The biggest surprise I found was how good Kathleen Byron was as Katy Weil, Gustav’s wife. She had a very long career from her debut in 1938, through the Michael Powell films of the 40s and 50s (Sister Ruth in Black Narcissus), and on into 2001. She played Lady Waddington in The Elephant Man (1980), Mrs. Goddard in Emma (1996), and the elder Mrs. Ryan in Saving Private Ryan (1998).

If you like Twins of Evil, I cannot recommend Synapse’s Blu-Ray. Not only does it present the best picture (though Amazon’s version is quite good), but there is also an 84-minute documentary on the making of Twins of Evil and a featurette on the few surviving Hammer props.

People Watch: Roy Stewart, who appears briefly here as bodyguard Joachim, played tiny parts in a number of Hammer productions: The Curse of the Mummy’s Tomb, She, Carry on Up the Jungle, and Prehistoric Women. He later got to play Quarrel in Live and Let Die and Sentor in I, Claudius.

It’s Hammer Time plus Liam Neeson Among the Wolves

I’ve had mixed feelings about the new Hammer films. I have seen three of their four new offerings. The Resident was not very good, Wake Wood had an intriguing premise but was flawed, but Let Me In was a magnificent remake of Let the Right One In. I missed The Woman in Black but look forward to catching it down the line.

Hammer Films now has a YouTube channel. They plan to rotate some of their older films. Currently you can view these films in their entirety: Captain Kronos, Vampire Hunter (1974), The Quatermass Xperiment (1955), The Man in Black (1950), Dick Barton Special Agent (1948), and The Last Page aka Man Bait (1952). The Quatermass Xperiment is wonderful, Captain Kronos is fun (and you can see where they hoped it would be a series) but I have not watched the other three.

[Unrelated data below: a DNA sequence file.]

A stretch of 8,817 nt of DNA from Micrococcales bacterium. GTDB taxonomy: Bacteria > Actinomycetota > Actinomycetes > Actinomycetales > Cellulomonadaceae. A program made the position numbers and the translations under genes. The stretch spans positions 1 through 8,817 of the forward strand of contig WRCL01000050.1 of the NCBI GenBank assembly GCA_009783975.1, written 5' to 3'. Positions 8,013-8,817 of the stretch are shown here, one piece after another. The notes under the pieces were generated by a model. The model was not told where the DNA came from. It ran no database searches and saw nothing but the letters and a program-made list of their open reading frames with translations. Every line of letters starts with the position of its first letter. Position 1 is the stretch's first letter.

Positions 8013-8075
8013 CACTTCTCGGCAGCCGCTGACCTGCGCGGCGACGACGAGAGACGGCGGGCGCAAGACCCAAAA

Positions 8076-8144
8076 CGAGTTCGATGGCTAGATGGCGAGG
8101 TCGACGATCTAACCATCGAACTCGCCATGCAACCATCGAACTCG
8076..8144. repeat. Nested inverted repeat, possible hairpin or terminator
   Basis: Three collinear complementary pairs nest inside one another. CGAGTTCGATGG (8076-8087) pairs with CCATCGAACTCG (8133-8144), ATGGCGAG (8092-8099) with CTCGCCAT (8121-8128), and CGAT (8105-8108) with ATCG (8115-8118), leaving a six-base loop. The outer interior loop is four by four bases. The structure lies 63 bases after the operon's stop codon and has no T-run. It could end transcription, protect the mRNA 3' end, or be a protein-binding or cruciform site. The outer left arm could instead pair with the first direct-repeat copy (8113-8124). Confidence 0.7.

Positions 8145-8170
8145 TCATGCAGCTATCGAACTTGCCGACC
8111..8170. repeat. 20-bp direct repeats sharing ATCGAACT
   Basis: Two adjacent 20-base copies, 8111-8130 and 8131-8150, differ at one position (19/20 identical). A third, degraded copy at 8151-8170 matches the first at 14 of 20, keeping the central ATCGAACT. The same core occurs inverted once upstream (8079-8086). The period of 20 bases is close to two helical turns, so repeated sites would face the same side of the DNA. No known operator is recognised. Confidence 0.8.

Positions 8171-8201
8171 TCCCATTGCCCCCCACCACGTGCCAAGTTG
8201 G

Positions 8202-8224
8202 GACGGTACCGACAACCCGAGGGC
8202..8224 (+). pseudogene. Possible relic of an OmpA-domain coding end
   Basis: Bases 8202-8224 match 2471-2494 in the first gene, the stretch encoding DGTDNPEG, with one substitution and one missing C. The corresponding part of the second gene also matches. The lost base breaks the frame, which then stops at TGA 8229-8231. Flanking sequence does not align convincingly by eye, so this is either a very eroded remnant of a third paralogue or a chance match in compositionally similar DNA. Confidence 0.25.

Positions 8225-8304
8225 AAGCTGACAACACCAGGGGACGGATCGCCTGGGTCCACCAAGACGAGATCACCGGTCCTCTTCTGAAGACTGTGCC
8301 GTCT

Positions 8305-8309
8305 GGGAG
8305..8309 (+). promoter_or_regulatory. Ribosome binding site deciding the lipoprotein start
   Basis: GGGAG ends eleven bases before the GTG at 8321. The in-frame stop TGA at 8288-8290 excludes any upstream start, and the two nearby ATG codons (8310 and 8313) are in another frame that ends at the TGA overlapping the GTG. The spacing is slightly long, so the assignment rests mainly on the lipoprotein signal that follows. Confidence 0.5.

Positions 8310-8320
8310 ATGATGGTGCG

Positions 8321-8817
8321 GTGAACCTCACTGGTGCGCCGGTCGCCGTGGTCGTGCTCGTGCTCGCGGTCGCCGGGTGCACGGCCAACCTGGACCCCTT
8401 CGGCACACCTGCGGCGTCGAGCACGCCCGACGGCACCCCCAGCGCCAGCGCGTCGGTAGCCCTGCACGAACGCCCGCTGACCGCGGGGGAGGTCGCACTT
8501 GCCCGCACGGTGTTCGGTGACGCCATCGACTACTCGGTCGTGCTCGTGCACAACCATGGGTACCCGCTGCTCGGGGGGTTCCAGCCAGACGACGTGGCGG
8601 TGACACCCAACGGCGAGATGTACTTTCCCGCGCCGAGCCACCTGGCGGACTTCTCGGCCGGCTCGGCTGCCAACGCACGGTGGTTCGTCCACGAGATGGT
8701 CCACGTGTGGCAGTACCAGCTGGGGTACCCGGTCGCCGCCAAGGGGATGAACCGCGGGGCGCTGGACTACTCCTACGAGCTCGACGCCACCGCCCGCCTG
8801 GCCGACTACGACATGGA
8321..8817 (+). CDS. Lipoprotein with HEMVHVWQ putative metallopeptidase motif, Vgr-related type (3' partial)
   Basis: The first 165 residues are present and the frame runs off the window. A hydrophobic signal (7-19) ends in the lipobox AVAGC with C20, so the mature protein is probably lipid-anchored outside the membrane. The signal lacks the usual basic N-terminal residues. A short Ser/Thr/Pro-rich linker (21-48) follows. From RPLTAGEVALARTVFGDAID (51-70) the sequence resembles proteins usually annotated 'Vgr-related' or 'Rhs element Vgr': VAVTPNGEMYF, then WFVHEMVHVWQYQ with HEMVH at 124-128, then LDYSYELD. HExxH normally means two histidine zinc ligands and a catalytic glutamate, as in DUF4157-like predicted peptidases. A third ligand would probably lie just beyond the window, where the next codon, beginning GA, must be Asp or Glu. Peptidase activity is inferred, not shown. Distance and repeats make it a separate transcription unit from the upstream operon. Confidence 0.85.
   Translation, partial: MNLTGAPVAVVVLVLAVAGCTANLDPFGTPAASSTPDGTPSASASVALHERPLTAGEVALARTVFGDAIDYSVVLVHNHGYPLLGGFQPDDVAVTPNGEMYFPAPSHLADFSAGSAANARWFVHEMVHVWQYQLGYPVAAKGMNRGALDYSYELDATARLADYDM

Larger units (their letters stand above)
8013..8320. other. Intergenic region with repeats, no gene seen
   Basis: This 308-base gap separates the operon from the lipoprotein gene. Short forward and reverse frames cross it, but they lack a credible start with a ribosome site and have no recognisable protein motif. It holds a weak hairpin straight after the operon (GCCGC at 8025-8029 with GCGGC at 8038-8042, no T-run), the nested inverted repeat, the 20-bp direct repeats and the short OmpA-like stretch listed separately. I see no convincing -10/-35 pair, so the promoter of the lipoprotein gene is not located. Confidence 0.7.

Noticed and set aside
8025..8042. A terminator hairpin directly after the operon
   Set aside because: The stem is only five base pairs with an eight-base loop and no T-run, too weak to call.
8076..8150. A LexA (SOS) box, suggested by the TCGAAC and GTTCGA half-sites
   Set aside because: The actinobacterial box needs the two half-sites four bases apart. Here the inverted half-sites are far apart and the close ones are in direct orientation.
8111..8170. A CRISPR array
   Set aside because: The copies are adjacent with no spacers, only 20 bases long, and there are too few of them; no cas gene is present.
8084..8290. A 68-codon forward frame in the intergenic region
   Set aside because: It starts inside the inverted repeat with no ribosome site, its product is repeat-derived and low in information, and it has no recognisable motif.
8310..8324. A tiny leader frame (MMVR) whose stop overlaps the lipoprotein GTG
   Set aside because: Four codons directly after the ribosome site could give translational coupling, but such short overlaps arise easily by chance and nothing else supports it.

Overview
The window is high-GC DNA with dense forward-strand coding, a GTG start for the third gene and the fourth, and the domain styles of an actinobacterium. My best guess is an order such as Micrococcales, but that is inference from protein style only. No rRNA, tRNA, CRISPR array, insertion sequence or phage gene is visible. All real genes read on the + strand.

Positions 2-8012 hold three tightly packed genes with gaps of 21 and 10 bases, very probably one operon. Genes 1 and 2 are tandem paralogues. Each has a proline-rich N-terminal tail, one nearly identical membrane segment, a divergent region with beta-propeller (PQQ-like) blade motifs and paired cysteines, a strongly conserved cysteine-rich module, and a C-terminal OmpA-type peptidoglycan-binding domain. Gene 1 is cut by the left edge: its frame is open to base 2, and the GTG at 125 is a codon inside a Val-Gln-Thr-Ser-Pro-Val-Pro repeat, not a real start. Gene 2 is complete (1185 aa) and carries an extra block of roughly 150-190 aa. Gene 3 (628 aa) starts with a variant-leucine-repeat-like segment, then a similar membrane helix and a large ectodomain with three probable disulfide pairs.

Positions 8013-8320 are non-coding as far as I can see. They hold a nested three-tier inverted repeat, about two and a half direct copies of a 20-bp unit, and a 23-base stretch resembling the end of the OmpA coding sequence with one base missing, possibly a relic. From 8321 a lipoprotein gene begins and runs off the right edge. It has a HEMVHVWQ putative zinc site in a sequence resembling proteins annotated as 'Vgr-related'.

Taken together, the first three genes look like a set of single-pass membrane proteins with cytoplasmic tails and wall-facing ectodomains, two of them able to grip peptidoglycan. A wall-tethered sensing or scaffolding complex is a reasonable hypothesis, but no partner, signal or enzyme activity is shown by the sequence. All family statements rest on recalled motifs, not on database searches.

* Whoops! Apparently The Quatermass Xperiment and Captain Kronos are blocked in the United States.

The Hammer Films channel also has trailers and featurettes but is still a work in progress. I really like the restoration work they are doing before releasing their back catalog on Blu-Ray. Unfortunate not in the United States as yet and they are far too expensive for me to start importing. I’d have to find a region-free Blu-Ray player as these are region-locked and then they would cost me 10-17 pounds apiece plus shipping.

Compare that price to The Ultimate Hammer Collection on DVD. The collection costs 26 pounds but for that you get 21 movies including my favorite (and long out of print in the U.S.) Quatermass and the Pit. I bought a region-free DVD player and this set and it was still cheaper than buying the out of print Quatermass.

I sure hope the Blu-Rays will come over here at some point. Until then I will have to content myself with Synapse’s Twins of Evil Blu-Ray and perhaps I’ll even spring for Vampire Circus.

If you are patiently awaiting Taken 2 in theaters then try Liam Neeson’s latest manly manfest The Grey – now streaming on Netflix.

After narrowly surviving a deadly plane crash in the Alaskan wilderness, a band of oil riggers must fend for their lives in the ice and snow. But thanks to wolves that view their presence as a threat, they aren’t alone.”